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What is your novel The Eye Dancers about?
Thematically, it’s about childhood, growing up, the courage to believe in magic and hope for things unseen. It’s about exploring the very concept of what we term “reality” and all the layers that entails. It’s about the connections we share with others, even people who, on the surface, seem so far away. More than anything, it’s about friendship, bonding, and reaching for your dreams.
The synopsis for The Eye-Dancers is as follows:
Seventh-grader Mitchell Brant and three of his classmates inexplicably wake up at the back edge of a softball field to the sounds of a game, the cheering of the crowd. None of them remembers coming here. And as they soon learn, “here” is like no place they’ve ever seen. Cars resemble antiques from the 1950s. There are no cell phones, no PCs. Even the spelling of words is slightly off.
A compulsive liar, constantly telling fantastic stories to garner attention and approval, Mitchell can only wish this were just one more of his tall tales. But it isn’t. It’s all too real. Together, as they confront unexpected and life-threatening dangers, Mitchell and his friends must overcome their bickering and insecurities to learn what happened, where they are, and how to get back home.
The answers can be found only in the mysterious little girl with the blue, hypnotic eyes. The one they had each dreamed of three nights in a row before arriving here. She is their only hope. And, as they eventually discover, they are her only hope.
And time is running out.
How do you come up with new ideas?
In reality, I don’t! What I mean by that is—I can’t “think” of good story ideas. Whenever I try to force them, they don’t work. I have found that, for me, ideas come to me—not the other way around. I can be walking on a quiet road, mowing the lawn, or dreaming—and that’s when an idea hits. Ideas always arrive unplanned for, unasked. It’s almost like ideas are preexisting things, floating somewhere out there in the universe. We as writers just need to discover the ones that are meant for us.
What is your writing process? Do you plan ahead, outline each scene? Or do you prefer to let the story unfold on its own? Do you stick to a daily word count, etc?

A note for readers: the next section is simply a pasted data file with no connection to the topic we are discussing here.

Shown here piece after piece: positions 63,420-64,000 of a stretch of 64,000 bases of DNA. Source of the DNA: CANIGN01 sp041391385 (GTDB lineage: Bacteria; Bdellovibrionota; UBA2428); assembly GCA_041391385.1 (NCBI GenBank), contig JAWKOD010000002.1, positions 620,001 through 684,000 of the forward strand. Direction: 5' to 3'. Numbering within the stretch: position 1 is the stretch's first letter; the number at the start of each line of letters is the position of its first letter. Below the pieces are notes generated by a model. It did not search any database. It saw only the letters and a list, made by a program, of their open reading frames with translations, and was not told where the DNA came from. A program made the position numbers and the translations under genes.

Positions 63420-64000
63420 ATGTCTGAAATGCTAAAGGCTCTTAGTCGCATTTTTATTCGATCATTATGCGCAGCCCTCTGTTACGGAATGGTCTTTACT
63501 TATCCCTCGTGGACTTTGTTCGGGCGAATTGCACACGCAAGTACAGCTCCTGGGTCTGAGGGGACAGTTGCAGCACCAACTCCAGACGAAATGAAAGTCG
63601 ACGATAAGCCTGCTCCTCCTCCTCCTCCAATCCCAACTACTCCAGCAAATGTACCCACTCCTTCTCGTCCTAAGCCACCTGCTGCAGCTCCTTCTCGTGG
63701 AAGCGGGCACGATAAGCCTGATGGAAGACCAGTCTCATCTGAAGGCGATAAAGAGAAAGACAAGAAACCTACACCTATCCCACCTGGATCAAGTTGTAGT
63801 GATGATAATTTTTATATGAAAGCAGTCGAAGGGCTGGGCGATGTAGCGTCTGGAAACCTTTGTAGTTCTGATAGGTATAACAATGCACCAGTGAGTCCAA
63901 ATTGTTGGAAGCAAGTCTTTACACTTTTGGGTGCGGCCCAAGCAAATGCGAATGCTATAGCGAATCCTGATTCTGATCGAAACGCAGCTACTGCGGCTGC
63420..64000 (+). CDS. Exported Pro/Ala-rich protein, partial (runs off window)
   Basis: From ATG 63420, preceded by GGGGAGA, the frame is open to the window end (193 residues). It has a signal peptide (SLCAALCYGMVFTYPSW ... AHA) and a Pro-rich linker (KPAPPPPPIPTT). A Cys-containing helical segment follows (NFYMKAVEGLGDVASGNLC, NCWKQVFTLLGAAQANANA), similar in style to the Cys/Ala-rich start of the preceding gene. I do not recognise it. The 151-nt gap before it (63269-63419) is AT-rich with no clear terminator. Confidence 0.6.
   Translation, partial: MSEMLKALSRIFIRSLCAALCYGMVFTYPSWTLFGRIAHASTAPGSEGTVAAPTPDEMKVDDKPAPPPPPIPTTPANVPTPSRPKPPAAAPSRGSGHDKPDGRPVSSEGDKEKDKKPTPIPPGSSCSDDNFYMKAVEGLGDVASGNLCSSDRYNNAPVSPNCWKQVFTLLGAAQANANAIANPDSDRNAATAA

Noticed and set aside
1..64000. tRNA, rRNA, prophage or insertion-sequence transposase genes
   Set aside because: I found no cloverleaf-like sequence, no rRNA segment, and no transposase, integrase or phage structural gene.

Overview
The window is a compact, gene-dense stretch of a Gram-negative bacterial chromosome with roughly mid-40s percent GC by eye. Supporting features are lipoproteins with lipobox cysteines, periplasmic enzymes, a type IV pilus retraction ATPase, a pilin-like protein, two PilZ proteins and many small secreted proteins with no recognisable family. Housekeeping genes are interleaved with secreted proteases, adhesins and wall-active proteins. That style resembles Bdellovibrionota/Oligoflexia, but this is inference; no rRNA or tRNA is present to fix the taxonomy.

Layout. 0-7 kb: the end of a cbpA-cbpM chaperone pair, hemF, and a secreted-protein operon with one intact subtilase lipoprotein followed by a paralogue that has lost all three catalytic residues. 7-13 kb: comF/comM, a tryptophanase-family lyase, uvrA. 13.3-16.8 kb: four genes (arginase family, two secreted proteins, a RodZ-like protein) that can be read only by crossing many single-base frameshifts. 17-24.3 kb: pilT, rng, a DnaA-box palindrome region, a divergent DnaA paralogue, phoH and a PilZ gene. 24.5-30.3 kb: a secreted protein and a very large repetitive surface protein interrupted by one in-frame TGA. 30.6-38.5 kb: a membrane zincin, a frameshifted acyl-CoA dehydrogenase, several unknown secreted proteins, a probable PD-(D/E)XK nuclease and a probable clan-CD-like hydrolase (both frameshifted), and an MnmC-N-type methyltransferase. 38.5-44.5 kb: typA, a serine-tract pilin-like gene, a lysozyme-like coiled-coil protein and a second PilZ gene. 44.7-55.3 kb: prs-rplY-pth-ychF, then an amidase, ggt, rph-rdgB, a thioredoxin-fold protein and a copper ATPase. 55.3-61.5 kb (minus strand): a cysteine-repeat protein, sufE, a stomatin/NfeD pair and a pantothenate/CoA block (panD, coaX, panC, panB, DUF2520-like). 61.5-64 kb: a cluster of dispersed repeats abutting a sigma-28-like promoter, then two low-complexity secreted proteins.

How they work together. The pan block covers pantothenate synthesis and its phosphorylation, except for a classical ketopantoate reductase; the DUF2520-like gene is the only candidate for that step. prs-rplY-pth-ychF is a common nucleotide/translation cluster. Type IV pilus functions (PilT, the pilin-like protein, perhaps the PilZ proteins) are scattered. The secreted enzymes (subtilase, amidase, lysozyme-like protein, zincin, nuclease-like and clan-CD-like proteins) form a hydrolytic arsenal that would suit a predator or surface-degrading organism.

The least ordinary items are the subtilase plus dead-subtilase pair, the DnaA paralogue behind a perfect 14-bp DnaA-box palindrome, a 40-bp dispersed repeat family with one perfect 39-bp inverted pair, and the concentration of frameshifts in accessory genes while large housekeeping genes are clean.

A little bit of both. Before writing a story, I will have a general idea where I’m going, and a pretty good idea of how the story will end. But—I try not to be rigid, and for that reason, I don’t do chapter-by-chapter outlines. The characters always do and say things you don’t expect, and sometimes the story can take unexpected twists and turns. I value these experiences, and try to let the creative process unfold naturally and without restraints. I can’t tell you how many times I thought I had a good idea how a chapter would end, and then, halfway through, something happens I just didn’t foresee. That’s always exciting.
I don’t have a daily word count quota. It just depends on the day. Some days I can only spare a few minutes, others I am more fortunate and can devote hours to the story.
What are you currently reading?
I do freelance proofreading for a handful of book publishers, and they keep me busy! So, much of my reading is assigned. It’s an eclectic mix of publishers, and I generally proof sixty to seventy books per year—which doesn’t leave as much time for “pleasure reading” as I’d like. But I still do a fair bit of that, too.
If you could invite any five authors from any time period to dinner, who would they be?
Interesting question! William Shakespeare, Truman Capote, Ray Bradbury, Stephen King, and H.G. Wells would make for some lively conversation, I think!
Do you remember the first thing you ever wrote?
I do! It was a short story called “The Magic Key,” which I wrote in the second grade for a school project. It was a very “out there” story, and, looking back, I really wonder what my teacher must have thought about it!
What made you decide to write a book for young adults?
I think childhood and adolescence is a magical time of life, one full of wonder, self-discovery, and growth. Writing a novel featuring young adults came very naturally to me, and I hope the young adult audience will enjoy The Eye-Dancers. That said, I also hope the novel will appeal to a broad spectrum of readers, encompassing all age ranges.
What do you enjoy doing outside of writing?
Reading, of course.:) I also enjoy sports, with tennis as my favorite. I love geeky collectible old comic books, and have been a collector since I was a kid. I enjoy pop-culture history, history in general, astronomy, nature, animals, and just learning new things.
Have you been involved in any other projects you’d like to talk about?
I have written many short stories, a few of which have been published in small literary magazines. I also periodically post short stories on The Eye-Dancers website (www.eyedancers.wordpress.com).
What are you working on at the moment?
I have begun a sequel to The Eye-Dancers. I am hoping to complete it sometime in 2014. I am definitely in the beginning stages at the moment. I look forward to delving into that world again—I really enjoy the characters, who are inspired by friends I knew growing up.
Where can we find you on the web?
The Eye-Dancers website is at www.eyedancers.wordpress.com.
The Eye-Dancers Facebook page is: http://www.facebook.com/pages/The-Eye-Dancers/213004492164436.
You can also find me at Twitter: https://twitter.com/msfedison27
To play, just click the image above or go to http://lindseybethgoddard.polldaddy.com/s/amazon-gift-card-contest-1. You don’t have to get the answers right. Everybody has a chance to win. Thanks for reading. Stay tuned for the winner announcement!